From a legislative perspective, the last nine weeks have been a whirlwind. Since my last legislative status report in August, NASA funding by way of a Continuing Resolution (through March 2009), including extension of NASA’s exemption under INKSNA, has been signed by the President, and the Authorization Act has been cleared by the Congress and transmitted to the President for signature.
On September 30, the President signed the Consolidated Security, Disaster Assistance, and Continuing Appropriations Act, 2009, (H.R. 2638), otherwise known as the Continuing Resolution (CR). This legislation funds NASA at FY 2008 levels through March 6, 2009, or until a full-year appropriations bill is passed. Also for NASA, the bill includes $30 million in disaster funding (for damage caused by Hurricane Ike) and an important anomaly related to the Agency’s account and budget structure, which allows NASA to execute appropriations under the Continuing Resolution in the proposed FY 2009 account structure. To further explain, the FY2008 appropriations bill required a new accounting structure for NASA (moving from four to seven appropriations accounts). NASA needed the special authority to proceed with this new structure in FY2009 because a CR requires the same funding and structure as in FY2008. To reverse back to the four-account structure would be very costly so the appropriations gave us special “anomaly” authority in the CR.
Of particular note, the Act includes an extension of our waiver of the Iran North Korea Syria Non-Proliferation Act (INKSNA) provision. This extension allows NASA to continue purchasing Soyuz flights beyond 2011, through July 1, 2016. This will enable NASA to continue to send American astronauts, as well as our international partner crew members, to and from the International Space Station during the “gap” between the time the Shuttle is retired and Orion/Ares I comes on-line. The Agency does not intend to purchase Progress cargo services after 2011, and will look to the U.S. commercial sector to provide our needs. Mike and I worked closely with the Senate Foreign Relations and House Foreign Affairs Committees (both of which approved extensions to our exception), House and Senate leadership, and our House and Senate Appropriations and Authorization Committees to secure this extension.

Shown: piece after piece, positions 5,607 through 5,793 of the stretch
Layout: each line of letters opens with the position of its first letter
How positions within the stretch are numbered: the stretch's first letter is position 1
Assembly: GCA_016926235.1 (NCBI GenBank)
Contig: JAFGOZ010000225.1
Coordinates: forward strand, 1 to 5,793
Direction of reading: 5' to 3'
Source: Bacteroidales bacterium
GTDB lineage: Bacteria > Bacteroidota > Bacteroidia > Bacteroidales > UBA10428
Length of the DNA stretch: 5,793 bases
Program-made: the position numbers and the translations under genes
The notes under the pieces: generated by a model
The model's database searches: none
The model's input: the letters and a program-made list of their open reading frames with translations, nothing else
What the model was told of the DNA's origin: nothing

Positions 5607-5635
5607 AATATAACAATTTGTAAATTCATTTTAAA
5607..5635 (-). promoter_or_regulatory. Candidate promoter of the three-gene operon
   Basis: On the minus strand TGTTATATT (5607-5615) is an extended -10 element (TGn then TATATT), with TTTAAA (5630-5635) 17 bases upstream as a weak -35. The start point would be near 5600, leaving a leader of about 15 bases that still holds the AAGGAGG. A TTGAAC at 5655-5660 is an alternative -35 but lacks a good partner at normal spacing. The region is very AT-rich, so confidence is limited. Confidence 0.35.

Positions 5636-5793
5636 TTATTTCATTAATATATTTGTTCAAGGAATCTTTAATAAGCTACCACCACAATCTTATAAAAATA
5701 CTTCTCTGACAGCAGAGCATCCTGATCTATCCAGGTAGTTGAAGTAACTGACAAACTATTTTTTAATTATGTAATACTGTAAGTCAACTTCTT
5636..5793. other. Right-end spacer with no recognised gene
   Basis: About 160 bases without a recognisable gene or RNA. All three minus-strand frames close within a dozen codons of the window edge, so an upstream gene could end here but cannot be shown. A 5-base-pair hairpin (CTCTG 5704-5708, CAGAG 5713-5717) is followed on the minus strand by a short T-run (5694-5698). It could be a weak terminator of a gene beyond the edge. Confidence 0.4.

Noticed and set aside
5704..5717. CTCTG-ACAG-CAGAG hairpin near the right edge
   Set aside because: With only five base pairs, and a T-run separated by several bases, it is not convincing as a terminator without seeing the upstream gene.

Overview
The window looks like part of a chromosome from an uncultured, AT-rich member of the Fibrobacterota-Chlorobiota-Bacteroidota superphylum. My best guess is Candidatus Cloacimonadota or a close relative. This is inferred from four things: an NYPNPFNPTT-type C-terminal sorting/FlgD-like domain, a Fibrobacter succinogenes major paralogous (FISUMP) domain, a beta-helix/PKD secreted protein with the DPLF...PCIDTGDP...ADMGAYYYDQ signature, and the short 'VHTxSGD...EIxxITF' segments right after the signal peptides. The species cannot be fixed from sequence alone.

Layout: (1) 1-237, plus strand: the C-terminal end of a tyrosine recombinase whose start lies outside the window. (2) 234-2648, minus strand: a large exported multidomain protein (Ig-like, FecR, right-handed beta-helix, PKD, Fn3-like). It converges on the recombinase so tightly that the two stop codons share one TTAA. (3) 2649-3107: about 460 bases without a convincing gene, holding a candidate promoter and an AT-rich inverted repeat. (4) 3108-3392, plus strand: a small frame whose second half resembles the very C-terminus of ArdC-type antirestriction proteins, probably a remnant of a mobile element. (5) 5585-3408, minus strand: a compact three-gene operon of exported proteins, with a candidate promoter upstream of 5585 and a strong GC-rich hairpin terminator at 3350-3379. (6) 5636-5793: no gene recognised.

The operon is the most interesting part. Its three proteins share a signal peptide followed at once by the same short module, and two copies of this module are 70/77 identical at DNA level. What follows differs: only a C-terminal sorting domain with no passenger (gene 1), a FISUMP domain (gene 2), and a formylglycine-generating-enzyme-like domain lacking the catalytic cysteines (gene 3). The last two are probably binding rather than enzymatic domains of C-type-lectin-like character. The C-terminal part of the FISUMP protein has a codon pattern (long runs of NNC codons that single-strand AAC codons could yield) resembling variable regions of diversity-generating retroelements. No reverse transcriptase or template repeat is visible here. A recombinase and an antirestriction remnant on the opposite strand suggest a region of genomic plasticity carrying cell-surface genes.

On the authorization front, on September 27, the House cleared, by voice vote, the one-year, $20.2 billion NASA Authorization Act of 2008 (H.R. 6063). The Senate passed the measure by unanimous consent on September 25. Most critical for NASA, this bill reaffirms Congress’ strong bipartisan support for the “Vision for Space Exploration,” including human exploration of the Moon and eventually Mars. The bill signals Congressional intent to the next Administration by supporting accelerated development of the Orion and Ares programs, as well as directing that there be no activity between now and April 30, 2009 that would preclude the continued flight of the Space Shuttle after FY 2010. The measure also directs NASA to fly one additional Space Shuttle flight to deliver the Alpha Magnetic Spectrometer to the International Space Station, but only if it can be done before the end of calendar year 2010 and would not result in significant increased costs or unacceptable safety risks. There are other provisions of the bill but these can wait until the President actually signs it into law.